Post by braided-rug on Mar 3, 2007 13:43:54 GMT 10
First Frost Collards By: Amanda Dew Manning
As soon as the first frost came, we harvested collards from my grandmother's garden. Most old folks would not eat collards until after the first frost had fallen because they thought it made them sweeter. Grandmama's collards were sweet and delicious. I loved drinking the pot likker that was left when the collards were all gone.
Score the ham hock before putting it into the water. This will help it cook faster and release its flavors. If you can't find a ham hock, you may lightly fry 3 slices of hog jowl and use that instead.
1 large bunch fresh collards 1 medium-size ham hock 1 quart water 1 tablespoon sugar Salt to taste
Wash the collards thoroughly. Remove the stems. Rolls leaves up and cut up diagonally.
In an 8-quart pot, bring the ham hock to a boil in 1 quart of water. Once the water comes to a boil, turn the heat down and simmer the hock for 1 hour. Add the chopped collards and cook for approximately 1 hour, or until tender.
When done, add the sugar. The ham hock will be salty, so taste the collards before adding salt.
Post by braided-rug on Mar 24, 2008 10:08:19 GMT 10
Here is a lovely looking pasta recipe.
Pasta with Greens & Tomato Sauce
Contributed By: EatingWell Recipe by: Marie Simmons, Photo by: Ken Burris
This homey pasta dish uses pancetta (Italian bacon) in the tomato sauce, but for vegetarians it can be easily omitted. The collards and Parmesan elevate the calcium count.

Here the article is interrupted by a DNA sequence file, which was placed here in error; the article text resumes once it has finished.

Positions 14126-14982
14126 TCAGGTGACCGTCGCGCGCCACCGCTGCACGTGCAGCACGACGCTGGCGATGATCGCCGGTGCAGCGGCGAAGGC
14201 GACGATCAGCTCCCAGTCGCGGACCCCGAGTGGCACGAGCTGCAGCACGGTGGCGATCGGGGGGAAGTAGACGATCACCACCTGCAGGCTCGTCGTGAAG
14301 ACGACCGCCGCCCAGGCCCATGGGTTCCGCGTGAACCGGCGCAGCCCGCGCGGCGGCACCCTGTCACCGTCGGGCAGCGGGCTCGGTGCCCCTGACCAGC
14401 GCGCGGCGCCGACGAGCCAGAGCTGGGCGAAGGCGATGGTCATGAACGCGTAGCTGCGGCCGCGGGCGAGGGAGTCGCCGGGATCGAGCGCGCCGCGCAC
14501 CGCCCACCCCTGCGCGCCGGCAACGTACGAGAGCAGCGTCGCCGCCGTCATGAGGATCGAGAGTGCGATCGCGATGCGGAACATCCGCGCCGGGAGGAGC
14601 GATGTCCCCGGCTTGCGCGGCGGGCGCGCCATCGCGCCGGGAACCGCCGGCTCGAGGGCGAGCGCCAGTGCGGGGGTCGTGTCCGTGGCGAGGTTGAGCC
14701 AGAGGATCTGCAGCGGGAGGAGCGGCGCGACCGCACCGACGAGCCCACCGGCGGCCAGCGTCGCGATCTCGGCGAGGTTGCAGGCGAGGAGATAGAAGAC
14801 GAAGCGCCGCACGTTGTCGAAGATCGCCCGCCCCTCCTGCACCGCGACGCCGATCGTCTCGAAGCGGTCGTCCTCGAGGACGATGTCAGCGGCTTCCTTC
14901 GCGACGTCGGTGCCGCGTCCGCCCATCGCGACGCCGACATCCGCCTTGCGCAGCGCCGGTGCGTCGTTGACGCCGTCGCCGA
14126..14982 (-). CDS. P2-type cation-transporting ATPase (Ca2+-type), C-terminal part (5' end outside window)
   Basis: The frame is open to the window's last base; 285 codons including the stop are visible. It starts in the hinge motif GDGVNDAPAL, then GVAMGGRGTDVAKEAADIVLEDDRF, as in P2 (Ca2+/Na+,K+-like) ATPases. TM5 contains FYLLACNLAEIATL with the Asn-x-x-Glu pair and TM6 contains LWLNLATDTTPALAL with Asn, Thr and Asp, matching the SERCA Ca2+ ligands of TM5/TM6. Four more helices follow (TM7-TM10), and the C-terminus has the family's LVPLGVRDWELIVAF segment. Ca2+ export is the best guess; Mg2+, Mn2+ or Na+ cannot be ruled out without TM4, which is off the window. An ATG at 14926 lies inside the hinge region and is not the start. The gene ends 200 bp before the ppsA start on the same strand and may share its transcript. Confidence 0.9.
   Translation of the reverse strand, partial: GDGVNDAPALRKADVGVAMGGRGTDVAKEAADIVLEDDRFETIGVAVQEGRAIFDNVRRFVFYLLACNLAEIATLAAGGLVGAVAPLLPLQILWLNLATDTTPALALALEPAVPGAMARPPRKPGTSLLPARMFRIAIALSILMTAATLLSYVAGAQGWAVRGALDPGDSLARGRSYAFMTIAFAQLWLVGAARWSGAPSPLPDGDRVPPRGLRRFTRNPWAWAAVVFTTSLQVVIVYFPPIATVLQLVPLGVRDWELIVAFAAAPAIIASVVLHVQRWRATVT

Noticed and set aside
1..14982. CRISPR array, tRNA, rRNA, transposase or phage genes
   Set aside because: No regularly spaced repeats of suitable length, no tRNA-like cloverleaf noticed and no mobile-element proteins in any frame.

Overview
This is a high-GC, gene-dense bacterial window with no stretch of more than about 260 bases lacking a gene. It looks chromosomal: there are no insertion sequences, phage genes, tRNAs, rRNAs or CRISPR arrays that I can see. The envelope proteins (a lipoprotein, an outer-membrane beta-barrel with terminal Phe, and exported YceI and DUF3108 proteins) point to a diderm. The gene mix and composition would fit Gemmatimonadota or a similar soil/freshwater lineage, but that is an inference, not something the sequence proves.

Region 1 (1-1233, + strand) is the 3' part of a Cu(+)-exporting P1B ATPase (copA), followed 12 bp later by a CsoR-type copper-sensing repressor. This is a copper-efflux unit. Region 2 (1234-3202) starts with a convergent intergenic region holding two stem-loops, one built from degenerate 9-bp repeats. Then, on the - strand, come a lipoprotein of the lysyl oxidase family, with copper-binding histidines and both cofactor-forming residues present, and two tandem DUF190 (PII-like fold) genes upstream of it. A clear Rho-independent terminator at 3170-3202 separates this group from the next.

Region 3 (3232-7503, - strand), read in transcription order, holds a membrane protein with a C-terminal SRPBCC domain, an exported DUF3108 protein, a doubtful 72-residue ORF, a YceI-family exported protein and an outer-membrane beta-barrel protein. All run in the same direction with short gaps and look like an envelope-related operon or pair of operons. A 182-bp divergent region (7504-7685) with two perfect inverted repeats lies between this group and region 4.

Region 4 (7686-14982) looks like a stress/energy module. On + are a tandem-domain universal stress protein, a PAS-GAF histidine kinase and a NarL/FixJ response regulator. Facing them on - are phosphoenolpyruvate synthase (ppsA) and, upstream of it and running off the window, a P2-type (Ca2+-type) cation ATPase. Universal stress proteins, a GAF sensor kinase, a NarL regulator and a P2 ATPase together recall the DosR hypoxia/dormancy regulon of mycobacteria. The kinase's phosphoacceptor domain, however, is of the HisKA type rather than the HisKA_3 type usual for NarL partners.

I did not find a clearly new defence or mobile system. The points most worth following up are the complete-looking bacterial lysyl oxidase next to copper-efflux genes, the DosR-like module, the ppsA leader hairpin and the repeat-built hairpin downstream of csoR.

Ingredients 1 pound Collard greens (about 12 cups), stripped from thick stems, washed, dried and coarsely chopped (1/2 inch pieces) 2 ounces Sliced pancetta or bacon, finely diced (3/4 cup) 2 tsp Extra-virgin olive oil 1 Medium onion, chopped 2 cloves Garlic, minced 1/8 tsp Crushed red pepper 1 28 ounce Can diced tomatoes (not drained) 1/4 cup Water 8 ounces Medium pasta shells (3 cups) 1/4 tsp Salt, or to taste Freshly ground pepper to taste 1/2 cup Freshly grated Parmigiano-Reggiano cheese
1. Bring 2 cups lightly salted water to a boil in a large wide pan. Add collards and cook until tender, 10 to 12 minutes. Drain, rinse with cold water and press out excess moisture. Set aside.
2. Put a large pot of lightly salted water on to boil for cooking pasta.
3. Cook pancetta (or bacon) in a large nonstick skillet over medium heat, stirring often, until golden, 5 minutes. Drain; discard fat.
4. Add oil to the skillet and heat over medium heat. Add onion and cook, stirring often, until softened, 3 to 5 minutes. Add garlic and crushed red pepper; cook, stirring, for 30 to 60 seconds. Add pancetta (or bacon), tomatoes and water; bring to a simmer, mashing the tomatoes with a potato masher or the side of a wooden spoon. Reduce heat to medium-low and simmer, uncovered, until thickened, about 20 minutes.
5. About 10 minutes before the sauce is ready, cook pasta in the boiling water, stirring often, until just tender, 8 to 10 minutes. Drain pasta, reserving 1/4 cup of the cooking water.
6. Add the pasta, collards and reserved pasta-cooking water to the tomato sauce. Heat, stirring, until the pasta has absorbed some of the flavors, about 1 minute. Season with salt and pepper. Spoon into pasta bowls, sprinkle with cheese and serve.
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